Thanks A LOT Matt, for the reply again. I'm looking for a wide angle, fast lens for cheap. A lot to ask for, haha. Thanks for letting me know I only need tilt-- this will help a lot. For your brothers lens, did he just take apart the lens until he had what he needed? And how exactly did he do that? What did he use for the tilt? Sorry for asking a lot of questions. I'm looking on eBay for all the brands you listed, they seem to be pretty expensive. And I'm already looking for a M42-K adapter, why the flange? I heard the flanged ones are cheaper, is that the reason?

Thanks again, to everyone!

02-09-2010, 05:15 PM   #20
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QuoteQuote:
If I were to buy a tilt adapter, then I'd also have to buy a lens. That's getting out of my price range, as this is just a really low budget thing for school.
I think a high quality system can be assembled from a good tilt adaper and MF lens for about $200US total.

QuoteQuote:
And that Praktina seems like a good buy, but it only gives me 5mm to work with..? Will that be fine?
5mm isn't much, but with care I'll bet a tilt of at least 5 degrees can be put together;
1) get a flange-type M42-K adapter (or steal the the flange off a broken type K lens)
2) Get the Praktina lens, tilt it with repect to the K-mount adapter and epoxy it in place.

That will give you a focusable lens with a built-in tilt. It'll work fine for your movies as it won't be changing its tilt angle while you shoot.

As I see it, most DIY approaches using a lens with a long registry distance and a rubber tube will be very hard to focus and handle for movies. Getting a still shot maybe won't be too bad, but movies will be very difficult if the lens can't be held rigidly in position.

Can you tell me more about the constraints you have for a movie? Do you need a lens with variable aperture, focusing distance, and tilt angle, or can one or more of those parameters be fixed?
02-10-2010, 09:24 AM   #21
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Another approach is to fake it with software.

Or fake it with a mostly greased window (just leave an un-greased area in the center of a UV filter maybe?)
02-10-2010, 11:45 AM   #22
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QuoteOriginally posted by Shub Quote
Thanks A LOT Matt, for the reply again. I'm looking for a wide angle, fast lens for cheap. A lot to ask for, haha. Thanks for letting me know I only need tilt-- this will help a lot. For your brothers lens, did he just take apart the lens until he had what he needed? And how exactly did he do that? What did he use for the tilt? Sorry for asking a lot of questions. I'm looking on eBay for all the brands you listed, they seem to be pretty expensive. And I'm already looking for a M42-K adapter, why the flange? I heard the flanged ones are cheaper, is that the reason?

Thanks again, to everyone!
I haven't seen my brothers lens yet. However I gather that he stripped it right back to the optical assembly - all of the case, focus helix, aperture mechanism etc has gone. I think he used some kind of black corrugated tube to go between the lens and the camera. The focus and tilt had to be adjusted and held manually as with a lensbaby but the suggestion of using a leg from a gorillapod would help here. I don't think the aperture can be set easily, at least not to a known f number.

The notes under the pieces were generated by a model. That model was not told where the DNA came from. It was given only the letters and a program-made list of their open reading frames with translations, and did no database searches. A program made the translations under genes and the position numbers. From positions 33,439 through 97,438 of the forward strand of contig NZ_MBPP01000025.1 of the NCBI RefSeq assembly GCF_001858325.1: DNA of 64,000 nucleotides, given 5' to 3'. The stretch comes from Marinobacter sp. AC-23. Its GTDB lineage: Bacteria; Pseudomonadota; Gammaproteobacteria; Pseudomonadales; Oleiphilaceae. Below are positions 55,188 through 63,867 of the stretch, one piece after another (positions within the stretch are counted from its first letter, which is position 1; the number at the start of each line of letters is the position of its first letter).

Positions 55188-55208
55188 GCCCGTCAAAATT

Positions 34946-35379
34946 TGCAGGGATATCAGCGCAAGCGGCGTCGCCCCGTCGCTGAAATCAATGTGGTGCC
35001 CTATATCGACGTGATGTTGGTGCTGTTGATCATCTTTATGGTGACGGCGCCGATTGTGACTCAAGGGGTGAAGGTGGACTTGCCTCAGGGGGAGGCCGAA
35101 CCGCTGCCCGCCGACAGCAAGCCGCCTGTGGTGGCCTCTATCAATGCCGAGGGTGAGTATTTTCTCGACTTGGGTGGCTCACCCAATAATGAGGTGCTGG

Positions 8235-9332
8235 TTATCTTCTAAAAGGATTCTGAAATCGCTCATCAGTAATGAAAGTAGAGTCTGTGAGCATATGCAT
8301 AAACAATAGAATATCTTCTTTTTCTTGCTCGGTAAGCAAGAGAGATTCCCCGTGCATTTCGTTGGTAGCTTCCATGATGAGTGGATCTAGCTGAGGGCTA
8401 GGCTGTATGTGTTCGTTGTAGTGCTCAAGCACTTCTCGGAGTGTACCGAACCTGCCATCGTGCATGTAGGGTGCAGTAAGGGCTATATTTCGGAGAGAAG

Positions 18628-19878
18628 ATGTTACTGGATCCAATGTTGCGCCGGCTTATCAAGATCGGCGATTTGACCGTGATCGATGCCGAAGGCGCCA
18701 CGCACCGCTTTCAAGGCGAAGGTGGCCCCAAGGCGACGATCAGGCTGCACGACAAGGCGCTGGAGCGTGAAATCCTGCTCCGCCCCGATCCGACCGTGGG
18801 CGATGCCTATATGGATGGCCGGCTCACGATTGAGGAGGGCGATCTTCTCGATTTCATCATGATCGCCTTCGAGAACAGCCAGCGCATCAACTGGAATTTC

The flanged adapters are generally the cheapest and the flange gives you something to attach things to. I have used several of them for lens conversion projects.
You may have found these already but if not they may give you some more ideas :
Build a Tilt-Shift Camera Lens for Peanuts | CreativePro.com
The Plunger Baby - Zenza Bronica 75mm lens + toilet plunger = DIY tilt-shift lens on Flickr - Photo Sharing!
My homemade tilt-shift lens on Flickr - Photo Sharing!
Make: Online : Weekend Project: Tilt-Shift Photography
I had planned to try something similar but I got a lensbaby at a bargain price and then obtaind and converted the Ilford Monobar so never went ahead.
02-13-2010, 03:55 PM   #23
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QuoteOriginally posted by newarts Quote
I think a high quality system can be assembled from a good tilt adaper and MF lens for about $200US total.


5mm isn't much, but with care I'll bet a tilt of at least 5 degrees can be put together;
1) get a flange-type M42-K adapter (or steal the the flange off a broken type K lens)
2) Get the Praktina lens, tilt it with repect to the K-mount adapter and epoxy it in place.

That will give you a focusable lens with a built-in tilt. It'll work fine for your movies as it won't be changing its tilt angle while you shoot.

As I see it, most DIY approaches using a lens with a long registry distance and a rubber tube will be very hard to focus and handle for movies. Getting a still shot maybe won't be too bad, but movies will be very difficult if the lens can't be held rigidly in position.

Can you tell me more about the constraints you have for a movie? Do you need a lens with variable aperture, focusing distance, and tilt angle, or can one or more of those parameters be fixed?
If I epoxy it in place, will I be able to move it later?

And probably will need variable aperture, tilt angle, and if needed the focusing distance can be fixed.

QuoteOriginally posted by newarts Quote
Another approach is to fake it with software.

Or fake it with a mostly greased window (just leave an un-greased area in the center of a UV filter maybe?)